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Metabolic bone disease is the weakening or softening of the bones which can be caused by a number of disorders, including nutritional secondary hyperparathyroidism. When there is an imbalance in the calcium and phosphorous levels in a bird’s system it is frequently caused by a deficiency in the calcium level included in the animal’s daily diet. This can lead to broken and deformed bones, a reduction in mobility, and if unaddressed for long enough, it can even lead to the animal’s ultimate demise.
Hyperparathyroidism is a deficiency in the metabolism of calcium absorption that can lead to progressively distorted bone growth, fractures, and in some cases, seizures.
This disorder is more commonly seen in younger birds due to the larger stores of calcium required for growing bones and is not does not discriminate based on gender or breed.
Nutritional secondary hyperparathyroidism is rare in wild bird populations but occurs slightly more often in animals cared for by humans. Common mistakes made by avian caretakers that can lead to Nutritional secondary hyperparathyroidism can include:
Birds of Prey - Birds of prey that are fed only meat without any bones may develop calcium deficiencies, while those that eat whole prey animals get higher calcium levels from ingesting the bones
Parrots - Parrots that are fed an all seed diet are at an increased risk of developing this disorder as well as iodine deficiency, infections, and abscesses; some psittacines, such as the African Grey, can be prone to Vitamin D deficiency
Although genetic disorders may be implicated in the development of metabolic bone disease is more often caused by an improper diet and environment.
Dietary - Although calcium deficiencies in the diet frequently trigger this disorder, an overabundance of phosphorus which binds to the calcium can also cause an imbalance, preventing the absorption of the calcium
Chronic egg laying can also cause a comparable drop in calcium and may result in the same symptoms of nutritional secondary hyperparathyroidism.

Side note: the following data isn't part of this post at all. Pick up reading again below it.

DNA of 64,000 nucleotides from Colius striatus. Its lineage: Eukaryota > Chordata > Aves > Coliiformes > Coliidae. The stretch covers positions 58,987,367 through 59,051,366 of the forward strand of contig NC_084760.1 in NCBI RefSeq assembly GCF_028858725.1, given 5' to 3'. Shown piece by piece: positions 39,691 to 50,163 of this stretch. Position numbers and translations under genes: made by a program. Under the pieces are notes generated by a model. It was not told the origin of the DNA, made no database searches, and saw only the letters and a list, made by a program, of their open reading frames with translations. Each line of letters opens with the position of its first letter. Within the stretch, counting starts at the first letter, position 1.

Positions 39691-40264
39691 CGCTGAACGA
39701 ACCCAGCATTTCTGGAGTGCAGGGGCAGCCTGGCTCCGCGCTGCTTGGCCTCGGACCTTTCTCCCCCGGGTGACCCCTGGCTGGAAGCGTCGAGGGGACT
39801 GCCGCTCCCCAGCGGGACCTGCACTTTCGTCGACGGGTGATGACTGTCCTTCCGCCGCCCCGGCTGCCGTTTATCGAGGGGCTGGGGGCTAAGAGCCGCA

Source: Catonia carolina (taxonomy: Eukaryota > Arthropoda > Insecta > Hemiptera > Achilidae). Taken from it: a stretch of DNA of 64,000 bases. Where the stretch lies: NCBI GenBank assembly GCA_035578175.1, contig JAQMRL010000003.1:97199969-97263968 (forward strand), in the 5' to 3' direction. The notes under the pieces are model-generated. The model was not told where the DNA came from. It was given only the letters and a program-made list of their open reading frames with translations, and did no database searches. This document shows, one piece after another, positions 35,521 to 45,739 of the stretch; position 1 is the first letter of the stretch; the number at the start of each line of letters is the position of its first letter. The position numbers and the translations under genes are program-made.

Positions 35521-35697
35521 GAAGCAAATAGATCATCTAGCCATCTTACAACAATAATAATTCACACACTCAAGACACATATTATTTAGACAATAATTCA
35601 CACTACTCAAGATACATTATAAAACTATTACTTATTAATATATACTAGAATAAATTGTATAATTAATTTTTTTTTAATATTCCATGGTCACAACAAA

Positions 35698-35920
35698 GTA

There are several factors in the veterinary examination for birds that will help to diagnose this disorder. The biochemistry profile that is performed on the blood serum may show decreases in the calcium levels or increases in the levels of phosphorous, as well as revealing imbalances in the enzymes that are used to evaluate liver and kidney health. Direct examination of the fecal material, fecal gram stains, and cultured samples may assist in ruling out the involvement of parasites or infections as a cause of the symptoms.
X-ray imaging is particularly important in cases of metabolic bone disease as it can help to identify if any fractures or swelling of the joints are present as well as visualizing any decreased bone density or warping that may have occurred due to softening, and ultrasound technology can give the examiner a clear picture of the size and positioning of the organs. Many birds will require sedation to get clear enough images for diagnostic purposes.
Initial treatment generally includes the administration by injections of calcium glubionate or calcium gluconate to help normalize blood calcium levels. Corticosteroids are typically avoided as a treatment for calcium deficient animals as it can further impede calcium absorption and excretion by the kidneys, however, Vitamin D supplementation can be useful in facilitating the transfer of the calcium from the digestive system into the bloodstream. Any bones that are fractured or deformed will need to be addressed. Internal fixation methods for stabilizing the bone which includes the insertion of pins and wires are frequently unsuccessful for birds with this disorder due to the weakening of the bone.
External splints and cage rest are more frequently used to guide healing and can be quite successful, although some birds require NSAIDS to reduce pain and swelling. Changing the bird’s diet to include more calcium is essential for the successful treatment of this disorder; your companion bird’s diet will need to include more varied food options or a change to a nutritionally complete pellet diet will be required and adding prey animals with the bones to the raptor diet will help to increase the calcium available to heal and strengthen the bones. Birds that are being treated for this disorder will require multiple x-rays to monitor the healing process of the bones.
The prognosis for birds that have developed metabolic bone disease due to dietary deficiencies depends on how much damage has occurred before treatment is begun. In situations where the bones are weakened but without fractures or deformities, the chances of full recovery are good. Birds that have developed distortions or stress fractures may still recover, but the healing time will be extended, and some defects may be permanent. Serious malformations of the bone and complex fractures have a more guarded prognosis. In especially severe cases, the decreased mobility impacts the patient's quality of life to the point where euthanasia is recommended.
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